Human capacity to unite and help
car in front of me hears the siren a moment before I do and pulls over.
I do the same then glance in my rear view mirror and watch the dense
stream of vehicles behind me make way for the ambulance to get through.
I offer a prayer. I’ve done this since I was a small child. This time
with the rain falling, I offer two. One for the crew in the ambulance
and one for its unknown destination. Altogether it takes a few seconds
for those of us on the road to unite and synchronize our efforts. In
this case our help is to move aside so professionals can get through.
the dark sky there is no time to consider who needs the help. We don’t
hesitate. We don’t ask about religious views or politics. Are they rich
or poor? Gay or straight? Do they deserve it? We don’t care. None of
that matters when a siren sounds. Someone needs help so we move aside
to let the ambulance through.
human capacity to unite for a stranger always pulls gratitude from the
middle of my heart into my throat. We are good on the inside. I know
this but love when clear evidence is given unexpectedly. I take a huge
gulp of air to keep the tears back then pull onto the road and continue
always been drawn to everyday kindness and generosity. The kind
offered when we think no one else is watching. When we offer a hand.
When we open a door. When we make a real sacrifice for someone who will
never know our name.
during times of crisis the human capacity for compassion is
overwhelming. The day after Hurricane Sandy hit my telephone at work
was filled with messages from people wanting to know what they could do
to help. Mirroring the response after Katrina, the Tsunami and the local
fires. The same response seconds after a local car accident or
heart attack. People want to know what they can do to help. This is just
who we are. We are good. We are generous and kind. It doesn’t matter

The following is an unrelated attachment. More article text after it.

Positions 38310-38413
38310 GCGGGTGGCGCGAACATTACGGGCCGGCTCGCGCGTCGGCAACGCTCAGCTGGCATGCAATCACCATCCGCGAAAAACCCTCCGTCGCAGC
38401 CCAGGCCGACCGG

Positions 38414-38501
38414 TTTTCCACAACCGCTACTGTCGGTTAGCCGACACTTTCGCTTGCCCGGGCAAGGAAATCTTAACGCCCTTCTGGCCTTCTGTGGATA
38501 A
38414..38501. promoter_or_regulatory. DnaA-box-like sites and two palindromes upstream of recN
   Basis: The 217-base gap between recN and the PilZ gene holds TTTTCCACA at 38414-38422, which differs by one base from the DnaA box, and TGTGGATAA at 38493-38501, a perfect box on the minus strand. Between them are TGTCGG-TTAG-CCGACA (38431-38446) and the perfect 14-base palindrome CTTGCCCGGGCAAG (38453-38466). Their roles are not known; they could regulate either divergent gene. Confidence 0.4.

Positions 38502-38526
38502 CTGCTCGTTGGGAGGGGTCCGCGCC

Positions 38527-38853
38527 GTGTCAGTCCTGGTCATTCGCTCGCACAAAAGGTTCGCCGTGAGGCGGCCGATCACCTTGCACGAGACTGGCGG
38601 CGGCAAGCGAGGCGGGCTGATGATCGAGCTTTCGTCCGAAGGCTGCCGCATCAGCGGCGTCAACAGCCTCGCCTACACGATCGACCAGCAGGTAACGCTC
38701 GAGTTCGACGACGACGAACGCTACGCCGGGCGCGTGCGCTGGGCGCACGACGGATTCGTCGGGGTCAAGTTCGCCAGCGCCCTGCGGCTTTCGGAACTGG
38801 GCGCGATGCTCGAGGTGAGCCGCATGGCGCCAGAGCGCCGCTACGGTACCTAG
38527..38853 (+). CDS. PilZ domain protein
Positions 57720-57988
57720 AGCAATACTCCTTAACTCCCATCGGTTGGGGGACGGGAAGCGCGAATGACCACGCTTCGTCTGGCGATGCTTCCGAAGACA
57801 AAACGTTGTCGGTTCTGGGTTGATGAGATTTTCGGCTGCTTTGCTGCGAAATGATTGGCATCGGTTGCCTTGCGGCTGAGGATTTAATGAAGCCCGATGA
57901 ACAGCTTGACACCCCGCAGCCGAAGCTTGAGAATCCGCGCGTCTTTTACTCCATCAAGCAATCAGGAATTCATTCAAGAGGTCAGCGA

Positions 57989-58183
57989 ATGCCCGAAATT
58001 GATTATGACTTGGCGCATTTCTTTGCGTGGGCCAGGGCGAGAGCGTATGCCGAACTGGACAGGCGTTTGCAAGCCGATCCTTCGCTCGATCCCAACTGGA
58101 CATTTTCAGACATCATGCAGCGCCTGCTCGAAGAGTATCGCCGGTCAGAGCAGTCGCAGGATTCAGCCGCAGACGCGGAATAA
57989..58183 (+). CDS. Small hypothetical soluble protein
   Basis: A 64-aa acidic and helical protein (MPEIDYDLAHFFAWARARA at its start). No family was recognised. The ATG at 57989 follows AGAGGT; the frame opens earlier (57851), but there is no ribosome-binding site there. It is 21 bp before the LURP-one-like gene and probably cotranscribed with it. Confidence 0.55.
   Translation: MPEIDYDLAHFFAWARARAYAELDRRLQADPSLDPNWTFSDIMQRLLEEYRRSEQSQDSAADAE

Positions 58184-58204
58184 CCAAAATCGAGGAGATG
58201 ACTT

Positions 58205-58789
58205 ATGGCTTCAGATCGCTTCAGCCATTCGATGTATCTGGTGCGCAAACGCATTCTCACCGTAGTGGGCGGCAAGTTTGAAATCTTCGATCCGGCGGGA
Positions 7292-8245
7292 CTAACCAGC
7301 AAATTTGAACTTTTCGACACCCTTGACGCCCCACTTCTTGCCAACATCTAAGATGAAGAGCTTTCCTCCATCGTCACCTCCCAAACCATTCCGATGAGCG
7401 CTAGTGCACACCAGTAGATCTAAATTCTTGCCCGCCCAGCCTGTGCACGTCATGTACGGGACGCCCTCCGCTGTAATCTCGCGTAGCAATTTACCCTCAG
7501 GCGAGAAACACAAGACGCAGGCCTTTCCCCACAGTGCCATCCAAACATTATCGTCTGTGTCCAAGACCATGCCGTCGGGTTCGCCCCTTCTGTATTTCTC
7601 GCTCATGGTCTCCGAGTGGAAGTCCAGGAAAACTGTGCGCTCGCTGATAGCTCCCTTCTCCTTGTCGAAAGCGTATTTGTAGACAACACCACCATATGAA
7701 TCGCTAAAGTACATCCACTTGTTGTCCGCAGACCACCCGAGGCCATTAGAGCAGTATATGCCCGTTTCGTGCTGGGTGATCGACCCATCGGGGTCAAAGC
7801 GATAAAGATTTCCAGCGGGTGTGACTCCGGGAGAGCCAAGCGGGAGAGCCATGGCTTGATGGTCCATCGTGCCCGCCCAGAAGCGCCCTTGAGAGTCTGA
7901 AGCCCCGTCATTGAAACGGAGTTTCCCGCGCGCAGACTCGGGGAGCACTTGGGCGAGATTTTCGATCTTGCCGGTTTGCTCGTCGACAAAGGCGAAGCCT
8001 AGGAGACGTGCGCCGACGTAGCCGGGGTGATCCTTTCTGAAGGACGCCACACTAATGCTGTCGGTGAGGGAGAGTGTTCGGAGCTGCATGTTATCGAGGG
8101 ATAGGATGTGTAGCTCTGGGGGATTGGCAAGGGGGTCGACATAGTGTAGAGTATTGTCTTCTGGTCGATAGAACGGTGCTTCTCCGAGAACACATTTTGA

where we live, what language we speak or God we pray to, when we see
someone in need - we move.
am humbled by the generosity of our local community members. Whether
it’s lending a few hours to volunteering at the animal shelter or
dedicating their life to making a difference in the world - it all
matters. We can all make a difference.
Shirley Adams comes to mind. Shirley is a local woman who has made it her life work to bring access to clean water to areas of the world at the mercy of rainfall. I think of Dan and Joan
Strauss, a local family who turned the devastating loss of their teenage
son Alex into efforts to prevent youth suicide in our region.
Then there is Justin. A local boy who decided one Christmas that he’d rather give a bike to a child without one
than to have a new one of his own. A project that has lead to dozens of
bikes being gifted each Christmas to local children. I am reminded of The Twelve,
a group of women focused on caring for local families not on Santa’s
route. This is the proof I have that we are good! We are so very good on
many of you come to mind when I think of the generosity of our local
community. And, although I know it doesn’t take a storm for us to come
together to help, knowing when a storm comes we have each other brings
me great peace. For that, and for your incredible generosity, thank you!
holiday season may we continue to offer our gifts of compassion and
generosity to all those who cross our paths. There has never been a time
when those gifts were needed more.
(Originally published in Upgraded Living www.upgradedliving.com)